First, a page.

Just over a year ago, one of my first posts was about my favourite neighbourhood bakery, Good Morning Asagaya. And earlier this year, I was quite disappointed to say “Good-bye Good Morning Asagaya” as they were closing their doors for good. Perhaps the 600,000 yen monthly rent was too much for a small bakery and four-table café to cover, regardless of how good the margin is on baked goods. So for the better part of a year, walking past the empty shop, I waited with anticipation to see who (and what) would replace my go-to gluten source. If it was to be a Family Mart or 7-11, I had my gasoline ready. Or at least a stern frown of displeasure prepared.
What do you do do when one-third of your nation’s population lives in one little region in the middle of the country? Well, if your business (or government) in that central area you may be okay (unless your rent is too high). If your business is located in the other 90% of the country, then you’d love to get the attention of some of the people there. To say hello and entice them to visit your little corner of the country. Enter the wasei-eigo (Japanized English) concept of the Antenna Shop (アンテナショップ).
The term “antenna shop” originally referred to commercial spaces set up by corporations testing the waters for consumer tastes and demand. And while the corporations are still at it, of course, the term is now largely associated with shops promoting regional goods–or offering popular favourites usually only available locally. Like those tasty little Shiroi Koibito cookies only being available in Hokkaido… and the Airport Duty-Free.
While they date back to the early 90’s, the few couple years have shown a growing number of regionally sponsored shops popping up around Japan’s major urban areas. There are currently over 50 antenna shops in Tokyo, which you can read more about here. And one of the new additions to that growing list is at the south end of Asagaya Pearl Shotengai.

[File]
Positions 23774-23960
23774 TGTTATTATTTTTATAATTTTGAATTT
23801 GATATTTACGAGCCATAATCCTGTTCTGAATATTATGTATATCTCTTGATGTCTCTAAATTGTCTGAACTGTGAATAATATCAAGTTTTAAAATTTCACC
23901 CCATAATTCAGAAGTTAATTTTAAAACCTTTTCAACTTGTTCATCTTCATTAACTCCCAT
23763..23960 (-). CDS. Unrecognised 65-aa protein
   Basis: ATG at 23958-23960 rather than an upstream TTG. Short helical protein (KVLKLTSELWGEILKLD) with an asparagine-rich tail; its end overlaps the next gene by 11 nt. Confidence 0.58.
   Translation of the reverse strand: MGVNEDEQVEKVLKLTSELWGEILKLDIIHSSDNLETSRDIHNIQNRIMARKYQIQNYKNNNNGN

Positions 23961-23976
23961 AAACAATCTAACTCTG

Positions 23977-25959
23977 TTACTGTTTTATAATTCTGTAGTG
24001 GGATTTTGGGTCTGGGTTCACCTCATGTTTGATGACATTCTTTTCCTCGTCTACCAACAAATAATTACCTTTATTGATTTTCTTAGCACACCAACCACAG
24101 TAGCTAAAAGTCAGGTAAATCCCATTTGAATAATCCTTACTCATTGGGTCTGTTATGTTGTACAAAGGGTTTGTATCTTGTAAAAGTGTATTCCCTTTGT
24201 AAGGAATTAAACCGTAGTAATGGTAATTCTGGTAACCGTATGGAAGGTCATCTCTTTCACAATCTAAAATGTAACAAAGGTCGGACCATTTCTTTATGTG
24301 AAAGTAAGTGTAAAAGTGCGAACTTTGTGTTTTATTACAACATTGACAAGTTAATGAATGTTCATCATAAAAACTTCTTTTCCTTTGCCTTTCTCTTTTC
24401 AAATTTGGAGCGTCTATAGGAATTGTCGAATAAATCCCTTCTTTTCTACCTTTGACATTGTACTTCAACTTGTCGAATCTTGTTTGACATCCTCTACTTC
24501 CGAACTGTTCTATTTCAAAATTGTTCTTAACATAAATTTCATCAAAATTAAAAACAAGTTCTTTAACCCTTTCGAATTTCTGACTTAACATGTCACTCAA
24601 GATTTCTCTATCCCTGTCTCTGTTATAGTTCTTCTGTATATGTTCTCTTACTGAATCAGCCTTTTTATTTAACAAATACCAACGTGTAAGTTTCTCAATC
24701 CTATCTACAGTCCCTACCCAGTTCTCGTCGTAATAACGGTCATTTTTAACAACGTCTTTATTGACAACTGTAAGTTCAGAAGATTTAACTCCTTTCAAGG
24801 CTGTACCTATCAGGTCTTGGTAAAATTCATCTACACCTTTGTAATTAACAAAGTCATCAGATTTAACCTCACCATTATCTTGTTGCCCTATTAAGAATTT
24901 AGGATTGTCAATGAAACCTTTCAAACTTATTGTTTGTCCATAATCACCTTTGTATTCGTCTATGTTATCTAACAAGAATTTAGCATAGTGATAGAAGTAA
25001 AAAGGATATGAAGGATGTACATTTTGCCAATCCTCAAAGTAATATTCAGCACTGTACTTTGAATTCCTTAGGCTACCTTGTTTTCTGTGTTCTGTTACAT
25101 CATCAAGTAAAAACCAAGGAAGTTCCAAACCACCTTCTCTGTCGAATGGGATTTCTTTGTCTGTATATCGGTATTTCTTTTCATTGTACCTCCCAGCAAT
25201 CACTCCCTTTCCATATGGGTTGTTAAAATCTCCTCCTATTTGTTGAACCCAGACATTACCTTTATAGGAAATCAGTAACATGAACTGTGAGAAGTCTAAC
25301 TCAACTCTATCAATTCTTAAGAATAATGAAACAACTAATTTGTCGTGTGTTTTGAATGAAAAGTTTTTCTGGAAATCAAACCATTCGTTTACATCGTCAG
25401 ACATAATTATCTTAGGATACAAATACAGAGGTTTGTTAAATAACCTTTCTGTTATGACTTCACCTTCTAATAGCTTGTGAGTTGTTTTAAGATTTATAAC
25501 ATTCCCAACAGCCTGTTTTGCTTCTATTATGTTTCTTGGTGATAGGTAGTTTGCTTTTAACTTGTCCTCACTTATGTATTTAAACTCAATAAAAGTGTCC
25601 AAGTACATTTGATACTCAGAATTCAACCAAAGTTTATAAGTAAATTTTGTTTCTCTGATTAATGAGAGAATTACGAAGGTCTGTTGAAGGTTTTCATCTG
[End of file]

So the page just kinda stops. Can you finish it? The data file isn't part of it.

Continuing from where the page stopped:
The recently opened Kumejima (久米島印商店) is the new tenant of the (extensively and beautifully renovated) space previously occupied by Good Morning Asagaya. And they have come to promote one of Okinawa’s outer islands–the volcanic island of Kumejima, 100 km west of the prefectural capital Naha. Although one of the larger islands in terms of land area, it has a population of just over 8,200 people, and main industries of sugar cane production and tourism.
For Kumejima in Asagaya, lunch and “café” times both run from 11 am to 3 pm, with dishes ranging from 550 to 850 yen. Add 100 yen to make any plate a drink set. You’ll of course get a larger menu and wider selection at dinner time. It’s an à la carte menu with dishes ranging from 320 to 880 yen. All the food is local cuisine specific to Kume Island.
And as they are there to promote the whole island, they not only serve up delicious local island dishes, they also have a shop section with local booze (awamori, shochu, etc.), jams, sauces, oils, salts, snacks, soaps and handmade goods. The staff is nice and, naturally, they have brochures and a travel mag or two.
Suginami-ku, Tokyo, 166-0004
Tel: (03) 5929-9332
11:00 to 23:00
Lunch: 11:00 to 15:00
Dinner: 17:00 to 23:00 (LO 22:00)
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